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Read some of our great articles on a range of parenting topics from sleeping to teething. We publish new blog posts regularly and feature a number of baby sleep experts and their top tips

Month-by-month baby nap guide

Month-by-month baby nap guide

Your baby is unique! Though all babies are cute, they all have different needs and likes, and they are born with their own little personalities. This is never truer than when it comes to sleep. Though you’ll be offered lots of helpful advice from friends and family, nobody knows your baby quite like you do, so follow your instincts when it comes to baby sleep.

That said, there are some general guidelines on baby sleep patterns that are helpful for you to use (with a few tweaks that reflect your own child and your situation), so we thought we'd attempt to answer a frequently asked question - how many naps does my baby need?

Why do babies need naps?

Babies need more sleep than adults because it’s during this time that their bodies and brains start to take on the huge job of developing and growing. Babies also rest and re-charge, ready for whatever else life can throw at them. When baby naps, new mums should also try to get a little sleep too, though it doesn’t always work out that way.

How many naps does my baby need?

In the early days and weeks, your baby's routine changes almost daily because they're developing at such a rapid rate, so it’s easier to divide your baby’s sleep needs by age and stage.

Newborn:  Tiny babies to sleep a lot - around 18 hours out of 24. At this stage, there are no real patterns to the naps they take and they should be as and when your baby needs them - allow your baby to lead you at this stage. A sleep routine might not be possible at first and can only become frustrating if you're trying to impose one, so relax for now.

1 to 4 months: Although your baby will gradually start to settle into a routine once the first four weeks are over, this may still change from day to day. Many babies will have four or five naps a day at this age, with (hopefully) longer spells during the night, waking for feeds and nappy changes.

3 to 4 months: At this age, you might notice that your baby takes around four naps a day, but as all babies are different this can vary so it could be three, or it could be five. The key thing is being able to spot your baby’s sleep cues, so that you can settle your baby to sleep just as tiredness kicks in.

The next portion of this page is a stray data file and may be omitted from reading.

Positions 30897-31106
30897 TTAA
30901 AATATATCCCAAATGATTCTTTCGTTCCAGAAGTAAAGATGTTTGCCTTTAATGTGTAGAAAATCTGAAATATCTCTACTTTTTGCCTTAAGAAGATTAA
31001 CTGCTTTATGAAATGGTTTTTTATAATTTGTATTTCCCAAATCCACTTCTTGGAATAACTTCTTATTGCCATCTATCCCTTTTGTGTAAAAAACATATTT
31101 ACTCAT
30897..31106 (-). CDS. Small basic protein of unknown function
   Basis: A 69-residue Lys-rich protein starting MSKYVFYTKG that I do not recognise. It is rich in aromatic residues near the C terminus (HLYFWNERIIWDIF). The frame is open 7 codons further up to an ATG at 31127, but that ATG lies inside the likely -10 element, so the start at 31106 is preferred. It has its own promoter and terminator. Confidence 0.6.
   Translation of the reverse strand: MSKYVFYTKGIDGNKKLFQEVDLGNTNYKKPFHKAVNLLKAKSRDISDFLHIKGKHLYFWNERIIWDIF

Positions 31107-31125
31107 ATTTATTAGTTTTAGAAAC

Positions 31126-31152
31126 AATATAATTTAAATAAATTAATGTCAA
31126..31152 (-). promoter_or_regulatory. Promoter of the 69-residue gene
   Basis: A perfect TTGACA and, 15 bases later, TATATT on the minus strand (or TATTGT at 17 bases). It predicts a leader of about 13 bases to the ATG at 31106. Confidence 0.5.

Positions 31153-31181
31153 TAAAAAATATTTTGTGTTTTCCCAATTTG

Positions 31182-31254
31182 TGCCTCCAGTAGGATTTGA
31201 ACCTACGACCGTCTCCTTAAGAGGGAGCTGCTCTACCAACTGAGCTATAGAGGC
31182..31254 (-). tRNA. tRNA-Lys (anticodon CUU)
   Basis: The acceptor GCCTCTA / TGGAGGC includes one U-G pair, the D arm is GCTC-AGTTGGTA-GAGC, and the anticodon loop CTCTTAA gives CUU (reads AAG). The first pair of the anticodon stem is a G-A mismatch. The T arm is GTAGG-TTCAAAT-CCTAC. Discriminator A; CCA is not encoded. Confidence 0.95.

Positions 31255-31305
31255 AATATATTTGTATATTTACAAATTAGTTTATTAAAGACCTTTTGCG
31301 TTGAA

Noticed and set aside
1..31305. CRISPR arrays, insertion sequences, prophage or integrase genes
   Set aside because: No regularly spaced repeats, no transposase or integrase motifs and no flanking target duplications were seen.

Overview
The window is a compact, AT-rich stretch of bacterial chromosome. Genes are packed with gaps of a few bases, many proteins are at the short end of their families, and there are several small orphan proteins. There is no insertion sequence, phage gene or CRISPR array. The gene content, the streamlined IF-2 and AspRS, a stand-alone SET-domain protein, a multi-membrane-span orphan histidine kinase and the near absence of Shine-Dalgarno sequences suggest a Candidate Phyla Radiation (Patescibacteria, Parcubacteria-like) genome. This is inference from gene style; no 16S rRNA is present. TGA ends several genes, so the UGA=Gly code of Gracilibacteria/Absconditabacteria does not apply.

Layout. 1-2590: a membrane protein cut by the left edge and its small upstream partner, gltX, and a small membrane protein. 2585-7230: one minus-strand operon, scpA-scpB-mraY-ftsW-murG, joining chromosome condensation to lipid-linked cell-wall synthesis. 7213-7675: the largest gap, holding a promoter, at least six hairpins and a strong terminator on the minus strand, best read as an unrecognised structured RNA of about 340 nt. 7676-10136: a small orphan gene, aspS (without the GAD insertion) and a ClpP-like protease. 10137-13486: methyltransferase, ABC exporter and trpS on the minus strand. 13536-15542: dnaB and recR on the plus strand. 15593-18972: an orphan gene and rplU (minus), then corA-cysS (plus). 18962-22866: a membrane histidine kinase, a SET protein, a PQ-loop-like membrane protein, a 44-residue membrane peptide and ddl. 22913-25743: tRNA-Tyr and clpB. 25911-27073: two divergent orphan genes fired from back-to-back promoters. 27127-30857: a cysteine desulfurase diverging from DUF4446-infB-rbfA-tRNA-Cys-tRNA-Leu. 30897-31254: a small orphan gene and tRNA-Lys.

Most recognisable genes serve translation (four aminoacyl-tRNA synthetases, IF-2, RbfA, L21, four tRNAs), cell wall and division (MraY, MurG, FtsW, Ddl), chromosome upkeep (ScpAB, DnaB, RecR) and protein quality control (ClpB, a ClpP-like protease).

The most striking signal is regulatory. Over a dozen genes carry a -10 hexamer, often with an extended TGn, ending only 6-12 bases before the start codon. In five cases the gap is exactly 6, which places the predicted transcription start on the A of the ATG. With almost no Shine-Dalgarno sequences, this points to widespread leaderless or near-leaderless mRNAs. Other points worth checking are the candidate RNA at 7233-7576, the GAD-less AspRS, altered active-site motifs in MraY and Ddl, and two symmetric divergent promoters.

5 to 8 monthsAs they get older, babies will naturally drop a nap during the day, so at this stage they will typically have three naps. Like adults, some need more sleep than others.

9 to 18 monthsThis is the time when your baby’s nap routine can really begin to take shape. Some babies may already be in a good routine by this point, though many won't be. By now, babies usually need two naps a day, with some preferring to take longer one in the morning and a shorter one in the afternoon.

15 months to 4 years: From this age, it’s likely that your baby will need only one nap during the day and their night time sleeps will be longer - hopefully they will sleep through the night. Some children will drop daytime naps altogether long before they turn four, so be guided by your little one. Illness and upheavals may mean they revert to having a nap and children of this age will still often fall asleep in the car or pushchair.

How long should my baby go in between naps?

This really depends on your baby. In the early days, newborns may only be able to manage an hour and a half awake - some will power on for two hours. As they grow, the periods of wakefulness will increase but don’t try to keep them awake when you notice sleep cues – you’ll end up with an over tired, cranky baby.

How long should my baby’s naps be?

Again, this changes as babies grow – naps are long when babies are very young and daytime naps get shorter as they get older. As a general rule, less than an hour is not really a 'good nap' but a short cat nap in the morning or late afternoon might do the trick. If your baby wakes up happy and seems rested, then they've probably had long enough.

 

Average sleep durations for children from birth to five years   

Age 

Daytime 

Nighttime 

1 week 

8 hours 

8 hours 30 minutes 

4 weeks 

6-7 hours 

8-9 hours 

3 months 

4-5 hours 

10-11 hours 

6 months 

3 hours 

11 hours 

9 months 

2 hours 30 minutes 

11 hours 

12 months 

2 hours 30 minutes 

11 hours 

2 years  

1 hour 30 minutes 

11 hours 30 minutes 

3 years  

0 to 45 minutes  

11 hours 30 minutes 

4 years  

 

11 hours 30 minutes 

5 years  

 

11 hours 


These are average times, as all babies are different. Some babies may sleep through the night from an early age, while others might still be waking well into their second or third year.  

 

For more helpful posts on baby sleep, visit the following links:

Discover all you need to know about sleep regression

Great tips for napping on the go

Routine or schedule? What’s best for you and your baby?

How to establish a great sleep routine for your baby

 

 

 

 

 

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